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Garda Commissioner apologises to domestic abuse victims affected by cancelled 999 calls

Some 312 victims had their calls cancelled before there was an appropriate policing response, the garda probe has found so far.

Over 300 victims had their calls cancelled before gardaí responded to them appropriately
The issue arose after problems with an antiquated IT system that has been in operation since the 1980s
Gardaí are continuing to contact victims of domestic abuse who may have been impacted
Over 300 victims had their calls cancelled before gardaí responded to them appropriately The issue arose after problems with an antiquated IT system that has been in operation since the 1980s Gardaí are continuing to contact victims of domestic abuse who may have been impacted
Image: PA

GARDA COMMISSIONER DREW Harris has apologised to hundreds of domestic abuse victims who had their 999 calls erroneously cancelled between 2019 and 2020.

The exact extent of the issue is still unknown as an internal garda inquiry is “a work in progress”, but initial findings estimate some 312 victims had their calls cancelled before there was an appropriate policing response.

The commissioner said he was not in the position to give a definitive figure but said that “in some instances An Garda Síochána did not provide the standard of service to victims of domestic abuse that is required”.

“On behalf of An Garda Síochána, I want to apologise to those victims. They are among the most vulnerable people in society and when some victims of domestic abuse called for our assistance they did not always receive the professional service we aim to deliver and victims are entitled to expect,” said Harris.

“We are still working to determine the exact extent of this issue, but it is clear that at time victims of domestic abuse were not provided with the full level of support as set out in An Garda Síochána policies.”

The commissioner also revealed that the inquiry has so far found the issue was caused by technological and procedural failings, as well as individual gardaí not adhering to procedures and policies.

Commissioner Harris held a public meeting with the Policing Authority today to answer questions about the failure of gardaí to properly respond to emergency calls.

During the meeting, the authority’s chairman Bob Collins expressed “intense frustration” that it was not provided with information that was available to the gardaí.

“We now know that the seriousness and the substance, about which we began to have an apprehension in March, had been widely understood within the organisation from October. And it has been a source of significant concern and, not to put a tooth in it, fairly intense frustration,” Collins said.

‘Confident it won’t happen again’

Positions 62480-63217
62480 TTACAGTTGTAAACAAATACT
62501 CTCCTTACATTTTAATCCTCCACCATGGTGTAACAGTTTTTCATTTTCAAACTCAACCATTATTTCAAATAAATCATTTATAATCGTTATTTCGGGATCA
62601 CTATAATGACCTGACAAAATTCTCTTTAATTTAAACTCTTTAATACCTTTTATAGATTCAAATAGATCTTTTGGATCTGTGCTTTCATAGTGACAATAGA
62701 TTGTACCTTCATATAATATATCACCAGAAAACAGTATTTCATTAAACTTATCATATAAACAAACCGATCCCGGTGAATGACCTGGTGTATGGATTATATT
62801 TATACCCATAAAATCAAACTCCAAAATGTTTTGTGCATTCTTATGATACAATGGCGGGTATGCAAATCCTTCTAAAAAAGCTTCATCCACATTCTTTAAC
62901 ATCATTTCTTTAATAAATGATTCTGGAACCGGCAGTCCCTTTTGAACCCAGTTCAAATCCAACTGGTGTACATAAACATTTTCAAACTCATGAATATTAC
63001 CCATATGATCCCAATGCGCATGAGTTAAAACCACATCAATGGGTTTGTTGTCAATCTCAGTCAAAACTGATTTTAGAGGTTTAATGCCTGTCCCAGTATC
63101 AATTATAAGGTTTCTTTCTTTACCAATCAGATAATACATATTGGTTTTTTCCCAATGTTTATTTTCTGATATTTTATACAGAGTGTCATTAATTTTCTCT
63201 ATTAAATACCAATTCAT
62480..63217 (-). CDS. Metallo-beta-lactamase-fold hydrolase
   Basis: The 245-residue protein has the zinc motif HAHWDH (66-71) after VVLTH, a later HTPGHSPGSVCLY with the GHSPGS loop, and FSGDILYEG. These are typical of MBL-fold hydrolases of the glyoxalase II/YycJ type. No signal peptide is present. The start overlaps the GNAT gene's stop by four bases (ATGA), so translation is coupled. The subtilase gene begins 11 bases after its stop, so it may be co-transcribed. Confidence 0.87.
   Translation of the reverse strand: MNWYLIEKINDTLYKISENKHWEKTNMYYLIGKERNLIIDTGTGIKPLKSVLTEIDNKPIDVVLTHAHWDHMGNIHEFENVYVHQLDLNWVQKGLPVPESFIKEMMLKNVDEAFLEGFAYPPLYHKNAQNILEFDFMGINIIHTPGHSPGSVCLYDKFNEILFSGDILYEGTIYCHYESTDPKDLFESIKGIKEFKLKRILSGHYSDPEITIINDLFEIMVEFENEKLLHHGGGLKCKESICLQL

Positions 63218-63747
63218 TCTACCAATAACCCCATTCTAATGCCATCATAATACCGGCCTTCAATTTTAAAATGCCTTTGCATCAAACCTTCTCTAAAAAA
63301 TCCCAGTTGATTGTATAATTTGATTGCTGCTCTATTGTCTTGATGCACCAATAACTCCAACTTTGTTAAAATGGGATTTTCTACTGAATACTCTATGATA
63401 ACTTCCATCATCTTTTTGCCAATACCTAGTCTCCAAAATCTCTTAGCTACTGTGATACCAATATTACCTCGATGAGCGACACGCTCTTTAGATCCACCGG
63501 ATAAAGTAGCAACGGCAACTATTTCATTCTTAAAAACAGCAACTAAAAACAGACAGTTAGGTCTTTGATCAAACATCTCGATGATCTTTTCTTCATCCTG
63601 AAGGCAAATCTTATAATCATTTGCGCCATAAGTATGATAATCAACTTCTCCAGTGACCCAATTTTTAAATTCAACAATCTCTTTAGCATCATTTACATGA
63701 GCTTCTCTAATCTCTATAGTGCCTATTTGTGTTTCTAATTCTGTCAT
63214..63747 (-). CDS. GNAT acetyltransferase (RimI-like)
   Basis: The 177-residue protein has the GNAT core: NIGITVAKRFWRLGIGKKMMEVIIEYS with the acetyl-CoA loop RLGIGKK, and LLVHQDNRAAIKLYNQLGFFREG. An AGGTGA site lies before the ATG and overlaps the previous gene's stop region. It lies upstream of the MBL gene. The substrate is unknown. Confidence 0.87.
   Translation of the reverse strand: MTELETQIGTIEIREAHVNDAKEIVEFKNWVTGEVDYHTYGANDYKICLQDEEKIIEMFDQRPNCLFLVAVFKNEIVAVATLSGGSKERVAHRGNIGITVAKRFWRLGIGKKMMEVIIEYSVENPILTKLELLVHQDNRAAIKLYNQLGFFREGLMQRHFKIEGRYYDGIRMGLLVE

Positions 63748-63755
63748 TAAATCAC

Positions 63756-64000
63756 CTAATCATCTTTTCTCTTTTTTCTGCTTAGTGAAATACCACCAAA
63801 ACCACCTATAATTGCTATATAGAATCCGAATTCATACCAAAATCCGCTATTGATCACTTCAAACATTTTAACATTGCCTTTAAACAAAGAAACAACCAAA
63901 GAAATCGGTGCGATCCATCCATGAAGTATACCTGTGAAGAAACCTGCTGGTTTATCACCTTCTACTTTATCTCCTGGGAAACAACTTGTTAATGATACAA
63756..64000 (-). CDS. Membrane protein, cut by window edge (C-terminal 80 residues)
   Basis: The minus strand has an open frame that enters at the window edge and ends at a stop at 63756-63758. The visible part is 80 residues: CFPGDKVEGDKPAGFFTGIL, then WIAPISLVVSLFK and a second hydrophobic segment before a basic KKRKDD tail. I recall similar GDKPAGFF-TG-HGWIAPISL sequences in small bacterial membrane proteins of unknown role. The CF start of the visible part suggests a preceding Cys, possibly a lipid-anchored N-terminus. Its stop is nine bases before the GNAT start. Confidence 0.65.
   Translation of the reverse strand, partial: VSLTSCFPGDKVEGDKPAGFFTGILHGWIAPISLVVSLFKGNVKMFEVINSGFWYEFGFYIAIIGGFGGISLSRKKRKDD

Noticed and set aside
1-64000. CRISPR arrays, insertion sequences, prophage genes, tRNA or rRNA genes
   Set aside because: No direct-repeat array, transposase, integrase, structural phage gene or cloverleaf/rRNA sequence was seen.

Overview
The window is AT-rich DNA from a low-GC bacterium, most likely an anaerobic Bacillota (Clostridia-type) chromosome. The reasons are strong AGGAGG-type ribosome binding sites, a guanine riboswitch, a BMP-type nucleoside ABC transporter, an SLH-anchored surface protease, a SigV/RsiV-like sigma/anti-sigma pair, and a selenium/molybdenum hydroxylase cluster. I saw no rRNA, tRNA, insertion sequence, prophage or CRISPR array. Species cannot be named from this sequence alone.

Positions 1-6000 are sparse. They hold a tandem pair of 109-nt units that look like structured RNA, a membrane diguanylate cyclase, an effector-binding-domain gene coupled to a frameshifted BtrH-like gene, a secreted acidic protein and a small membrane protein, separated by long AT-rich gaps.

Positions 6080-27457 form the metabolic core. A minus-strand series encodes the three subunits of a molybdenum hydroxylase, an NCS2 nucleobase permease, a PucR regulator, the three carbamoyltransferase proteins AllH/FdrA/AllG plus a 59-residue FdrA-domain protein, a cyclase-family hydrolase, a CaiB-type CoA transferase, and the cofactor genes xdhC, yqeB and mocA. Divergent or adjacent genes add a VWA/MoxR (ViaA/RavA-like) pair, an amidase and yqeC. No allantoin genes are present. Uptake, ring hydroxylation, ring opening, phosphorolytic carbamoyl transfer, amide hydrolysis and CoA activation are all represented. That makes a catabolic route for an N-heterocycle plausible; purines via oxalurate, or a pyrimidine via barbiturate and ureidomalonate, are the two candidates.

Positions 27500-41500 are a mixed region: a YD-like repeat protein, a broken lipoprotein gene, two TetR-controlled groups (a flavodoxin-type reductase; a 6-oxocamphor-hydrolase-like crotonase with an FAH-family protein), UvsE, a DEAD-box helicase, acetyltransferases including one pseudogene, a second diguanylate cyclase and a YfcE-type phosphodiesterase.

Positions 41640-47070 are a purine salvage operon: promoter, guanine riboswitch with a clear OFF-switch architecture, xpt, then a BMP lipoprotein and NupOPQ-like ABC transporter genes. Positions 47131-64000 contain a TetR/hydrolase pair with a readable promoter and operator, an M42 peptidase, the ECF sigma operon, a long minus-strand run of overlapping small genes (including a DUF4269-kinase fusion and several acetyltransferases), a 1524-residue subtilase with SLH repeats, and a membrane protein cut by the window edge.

The internal study, led by Assistant Commissioner Barry O’Brien, centred around the Computer Aided Dispatch (CAD) system – an antiquated IT system that has been in operation since the 1980s.

It was, in recent years, rolled out across the country as An Garda Síochána sought to remove the pen and paper from control rooms.

In late April, Harris told a Policing Authority meeting that there was a problem with the system’s response and that an investigation was underway.

O’Brien examined 3,000 calls in the two year period, with the interim report finding that about half of these calls were cancelled correctly but hundreds of calls were not. 

Each call is logged on this system and then a garda unit is assigned to it. The CAD system then has details of each call, the response and the outcome when gardaí attend a scene.

CAD, which is made up of four separate systems, currently has no instrumentation to provide data for monitoring and diagnostics.

A garda spokesperson said it took “three or four months” to extract data from the system as part of the inquiry which was launched when a victim of domestic abuse raised concerns about the nature of the 999 response.

The probe has so far found that 78% of early closure incidents had at least two staff members assigned to the incident – e.g the call taker and dispatcher. 89% of domestic violence calls had two staff members assigned at the time.

Of the 1.4 million calls logged on CAD from 1 January 2019 to 21 October 2020, 12% of incidents were closed and marked cancelled on the system.

The inquiry has so far focused on DVSA (Domestic Violence Sexual Assault) incidents as they were the largest and most vulnerable cohort affected. During the period  3,120 DVSA incidents were cancelled.

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Some 45% of those calls are still under investigation, while 10% have been contacted by gardaí. Of those contacted, gardaí said no adverse impact on victims had been found so far.

A garda spokesperson said it was still too early to say how many DVSA cases weren’t handled properly. Likewise, the profile of callers won’t be disclosed until the inquiry is finalised.

Behavioural issues are also being examined as part of the probe as certain gardaí were noted to have a higher volume of cancellations logged than others. 

A garda spokesperson said that victim/caller interaction training has already taken place to reinforce the victim’s perspective. 

Gardaí are in the process of procuring a new €13.5m CAD II system, which will be provided by Saab Technologies UK. It’s expected to be deployed by the end of 2022.

The enquiry is now expected to be a broader and gardaí, as well as the people who called for help, will be interviewed.

Harris said he is confident that this can’t happen again as the measures taken since the issue was discovered have “significantly reduced occurrences”. 

Since November, ‘cancelled’ calls on CAD dropped from 14% to 5% after 1 November when changes were initially made.

With reporting by Céimin Burke.

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Adam Daly

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